The temperature of the surface of roller of the laminator used for this invention is requested to be highly uniform. Especially, the temperature unevenness in longitudinal direction of the laminator is preferable ±5° C., and is more preferably ±3° C.

In order achieve the evenness of the temperature, a exhaust fan should not be used and an entrance of a fresh air is preferably shielded as much as possible. And the shorter side of the paper which is transferred the image is preferably placed in the longitudinal direction of laminator.

The laser beam light source for recording an image includes a semiconductor laser, a YAG laser, a carbon dioxide gas laser and a helium-neon laser, etc. Of the semiconductor lasers, a single mode laser diode, of which 1/e2 diameter is easy to be condensed to a few μm to tens of μm during focusing without major lowering of optical efficiency.

Cited as a usable light source, other than the laser beam light, is a light emission diode (LED). As arrays integrated with plural light emission elements, LED and the semiconductor laser are easily employed.

In the present invention, it is preferable to first record an image first with the laser-melt thermal transfer recording material comprising color, corresponding to said light-heat converting layer, of which absorbance per unit coating weight is established to be the largest. In laser-melt thermal transfer recording, an imagewise laser exposure is carried out by bringing the thermal transfer recording material into close contact with the receiving material (for example, close contact under reduced pressure). When the absorbance per unit coating weight of the light-heat converting layer is excessive, the amount of gas generated during laser exposure (gas generated with or without the existence of ablation) is increased. And as a result, image transfer defects are likely to take place.

In a system in which a final color image is obtained by repeatedly recording monochromatically colored image, it is preferable to transfer the color with the greatest amount of gas genaration. The above-mentioned procedure allows to colsely contact the succesive color sheets, and to achieve a constant sensitivity. Specifically, black color, which absorbs a light of infra-red wavelength, is preferably trasnferred firstly.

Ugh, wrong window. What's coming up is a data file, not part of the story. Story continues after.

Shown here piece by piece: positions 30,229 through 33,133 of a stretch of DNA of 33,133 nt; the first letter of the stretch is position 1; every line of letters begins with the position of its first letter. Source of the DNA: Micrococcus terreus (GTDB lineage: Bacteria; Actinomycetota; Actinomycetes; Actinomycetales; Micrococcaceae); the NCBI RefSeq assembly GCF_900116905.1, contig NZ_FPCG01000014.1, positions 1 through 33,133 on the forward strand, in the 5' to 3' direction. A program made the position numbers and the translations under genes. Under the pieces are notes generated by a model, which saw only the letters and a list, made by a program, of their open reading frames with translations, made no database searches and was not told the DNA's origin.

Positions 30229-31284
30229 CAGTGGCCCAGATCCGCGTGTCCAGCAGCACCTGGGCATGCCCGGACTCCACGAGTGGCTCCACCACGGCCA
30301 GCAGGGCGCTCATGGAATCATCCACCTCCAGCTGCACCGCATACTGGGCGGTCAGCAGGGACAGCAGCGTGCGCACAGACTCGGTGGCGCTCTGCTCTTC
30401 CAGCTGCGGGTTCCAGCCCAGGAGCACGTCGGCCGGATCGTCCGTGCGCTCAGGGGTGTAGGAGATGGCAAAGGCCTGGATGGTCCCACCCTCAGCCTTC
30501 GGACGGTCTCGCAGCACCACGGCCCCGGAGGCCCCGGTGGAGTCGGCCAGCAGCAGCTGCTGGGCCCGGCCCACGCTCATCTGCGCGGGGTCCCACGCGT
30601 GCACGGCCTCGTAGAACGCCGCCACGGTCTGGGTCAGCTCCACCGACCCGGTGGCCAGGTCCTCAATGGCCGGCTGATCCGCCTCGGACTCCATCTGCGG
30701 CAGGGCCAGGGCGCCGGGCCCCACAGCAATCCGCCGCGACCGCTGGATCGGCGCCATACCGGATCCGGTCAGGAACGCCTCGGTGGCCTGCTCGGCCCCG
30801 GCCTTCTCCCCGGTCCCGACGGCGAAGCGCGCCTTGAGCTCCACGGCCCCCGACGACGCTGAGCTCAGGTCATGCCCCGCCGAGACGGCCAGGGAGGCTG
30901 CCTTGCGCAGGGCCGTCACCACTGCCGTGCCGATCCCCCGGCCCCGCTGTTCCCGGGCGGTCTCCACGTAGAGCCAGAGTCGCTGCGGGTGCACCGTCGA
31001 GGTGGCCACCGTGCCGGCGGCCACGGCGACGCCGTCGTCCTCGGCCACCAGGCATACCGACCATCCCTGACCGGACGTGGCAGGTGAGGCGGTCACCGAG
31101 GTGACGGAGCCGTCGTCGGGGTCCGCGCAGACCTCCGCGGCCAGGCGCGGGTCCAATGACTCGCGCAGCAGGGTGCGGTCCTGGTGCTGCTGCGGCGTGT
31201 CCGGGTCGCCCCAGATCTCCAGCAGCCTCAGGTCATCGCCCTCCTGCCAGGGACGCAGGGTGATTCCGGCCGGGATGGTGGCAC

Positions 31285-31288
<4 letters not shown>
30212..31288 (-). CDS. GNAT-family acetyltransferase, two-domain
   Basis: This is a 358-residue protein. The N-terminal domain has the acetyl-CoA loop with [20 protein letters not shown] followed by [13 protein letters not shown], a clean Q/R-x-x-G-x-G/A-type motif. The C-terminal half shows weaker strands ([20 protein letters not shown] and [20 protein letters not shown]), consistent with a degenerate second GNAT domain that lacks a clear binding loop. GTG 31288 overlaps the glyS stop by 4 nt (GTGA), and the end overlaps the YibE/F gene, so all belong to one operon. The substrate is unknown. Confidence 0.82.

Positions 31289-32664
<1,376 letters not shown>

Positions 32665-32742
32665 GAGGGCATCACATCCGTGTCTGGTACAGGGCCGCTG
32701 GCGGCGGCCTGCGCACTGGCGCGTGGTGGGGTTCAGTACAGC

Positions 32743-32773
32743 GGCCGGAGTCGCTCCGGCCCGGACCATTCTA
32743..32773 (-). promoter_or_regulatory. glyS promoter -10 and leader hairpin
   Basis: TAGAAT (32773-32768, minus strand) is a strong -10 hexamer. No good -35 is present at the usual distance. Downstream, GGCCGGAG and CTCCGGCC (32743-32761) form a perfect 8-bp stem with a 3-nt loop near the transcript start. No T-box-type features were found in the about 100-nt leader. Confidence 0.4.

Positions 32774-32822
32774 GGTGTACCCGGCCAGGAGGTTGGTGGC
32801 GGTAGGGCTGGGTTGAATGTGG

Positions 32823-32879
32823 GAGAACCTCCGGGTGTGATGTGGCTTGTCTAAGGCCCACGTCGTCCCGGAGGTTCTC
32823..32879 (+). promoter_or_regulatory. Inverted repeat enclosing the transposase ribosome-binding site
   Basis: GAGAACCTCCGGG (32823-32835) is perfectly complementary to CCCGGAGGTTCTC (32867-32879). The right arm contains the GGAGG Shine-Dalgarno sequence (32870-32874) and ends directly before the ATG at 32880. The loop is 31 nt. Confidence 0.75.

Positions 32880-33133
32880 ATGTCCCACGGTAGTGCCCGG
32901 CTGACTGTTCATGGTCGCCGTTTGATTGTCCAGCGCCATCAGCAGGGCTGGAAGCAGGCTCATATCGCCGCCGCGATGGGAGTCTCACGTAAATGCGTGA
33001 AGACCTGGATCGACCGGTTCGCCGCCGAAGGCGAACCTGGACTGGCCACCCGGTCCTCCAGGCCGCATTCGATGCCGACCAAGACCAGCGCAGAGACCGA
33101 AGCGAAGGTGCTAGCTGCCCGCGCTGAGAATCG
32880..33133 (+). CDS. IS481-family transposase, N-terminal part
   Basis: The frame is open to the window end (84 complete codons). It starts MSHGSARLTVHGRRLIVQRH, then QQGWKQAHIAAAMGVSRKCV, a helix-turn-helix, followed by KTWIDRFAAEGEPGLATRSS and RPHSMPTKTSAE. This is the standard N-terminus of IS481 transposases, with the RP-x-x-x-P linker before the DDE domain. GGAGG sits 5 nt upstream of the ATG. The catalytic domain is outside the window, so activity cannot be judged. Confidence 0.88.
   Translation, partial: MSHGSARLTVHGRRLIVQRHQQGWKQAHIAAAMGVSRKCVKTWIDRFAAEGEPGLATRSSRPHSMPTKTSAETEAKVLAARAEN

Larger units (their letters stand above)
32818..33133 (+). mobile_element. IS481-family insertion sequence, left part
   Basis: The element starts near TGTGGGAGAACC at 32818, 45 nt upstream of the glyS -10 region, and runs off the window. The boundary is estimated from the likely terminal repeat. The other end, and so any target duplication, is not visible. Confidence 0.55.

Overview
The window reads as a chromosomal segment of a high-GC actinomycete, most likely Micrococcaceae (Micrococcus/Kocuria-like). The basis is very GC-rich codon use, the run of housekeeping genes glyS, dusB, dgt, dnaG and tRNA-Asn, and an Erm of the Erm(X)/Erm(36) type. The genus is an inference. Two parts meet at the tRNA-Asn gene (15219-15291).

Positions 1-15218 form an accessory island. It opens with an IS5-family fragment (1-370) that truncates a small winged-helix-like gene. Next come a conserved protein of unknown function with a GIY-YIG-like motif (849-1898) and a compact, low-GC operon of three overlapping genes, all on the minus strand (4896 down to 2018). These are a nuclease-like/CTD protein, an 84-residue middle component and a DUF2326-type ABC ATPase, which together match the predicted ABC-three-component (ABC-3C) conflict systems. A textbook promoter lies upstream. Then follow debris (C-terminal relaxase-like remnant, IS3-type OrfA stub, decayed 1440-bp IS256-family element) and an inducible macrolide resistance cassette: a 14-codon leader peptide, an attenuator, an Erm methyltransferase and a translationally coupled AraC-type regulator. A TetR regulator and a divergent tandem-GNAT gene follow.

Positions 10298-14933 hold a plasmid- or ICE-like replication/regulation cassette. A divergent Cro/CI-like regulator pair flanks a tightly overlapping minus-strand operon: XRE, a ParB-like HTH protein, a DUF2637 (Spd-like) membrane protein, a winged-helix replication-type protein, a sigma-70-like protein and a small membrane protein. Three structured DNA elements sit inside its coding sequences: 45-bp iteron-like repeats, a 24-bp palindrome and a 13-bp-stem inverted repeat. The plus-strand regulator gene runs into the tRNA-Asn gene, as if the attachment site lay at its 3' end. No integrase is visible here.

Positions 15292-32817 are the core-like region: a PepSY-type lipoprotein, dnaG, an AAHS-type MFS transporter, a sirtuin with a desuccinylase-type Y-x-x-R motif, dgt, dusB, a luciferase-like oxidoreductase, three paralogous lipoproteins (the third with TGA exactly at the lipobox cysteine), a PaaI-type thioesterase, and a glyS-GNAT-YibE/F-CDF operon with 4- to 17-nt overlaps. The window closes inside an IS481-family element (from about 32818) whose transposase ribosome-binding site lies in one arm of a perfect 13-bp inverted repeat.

As lase scanning methods, conventionally known methods are a cylindrical exterior scanning method, a cylindrical interior scanning method and a flat-bed scanning method. In said cylindrical exterior scanning method, laser exposure is carried out by rotating a drum, around the exterior of which is wound with the thermal transfer image forming material, making the rotation of the drum to be the major scanning process and the movement of the laser beam light to be the sub scanning process. In the cylindrical interior scanning method, the thermal transfer image forming material is fixed on the iterior of a drum and the laser beam light is emitted from the interior, so that the major scanning process is carried out in the direction of circumference by rotating a part or all of the optical system, and the sub scanning process is carried out by moving a part or all of the optical system in a straight line parallel to the axis of the drum. In the flat-bed scanning method, the major scanning of the laser beam light is carried out in combination with a polygonal mirror or a galvano mirror and a fθ lens. And the sub scanning is carried out by moving the thermal transfer image forming material. The cylindrical exterior scanning method and the cylindrical interior scanning method more easily enhance accuracy of the optical system and are more suitable for high density recording.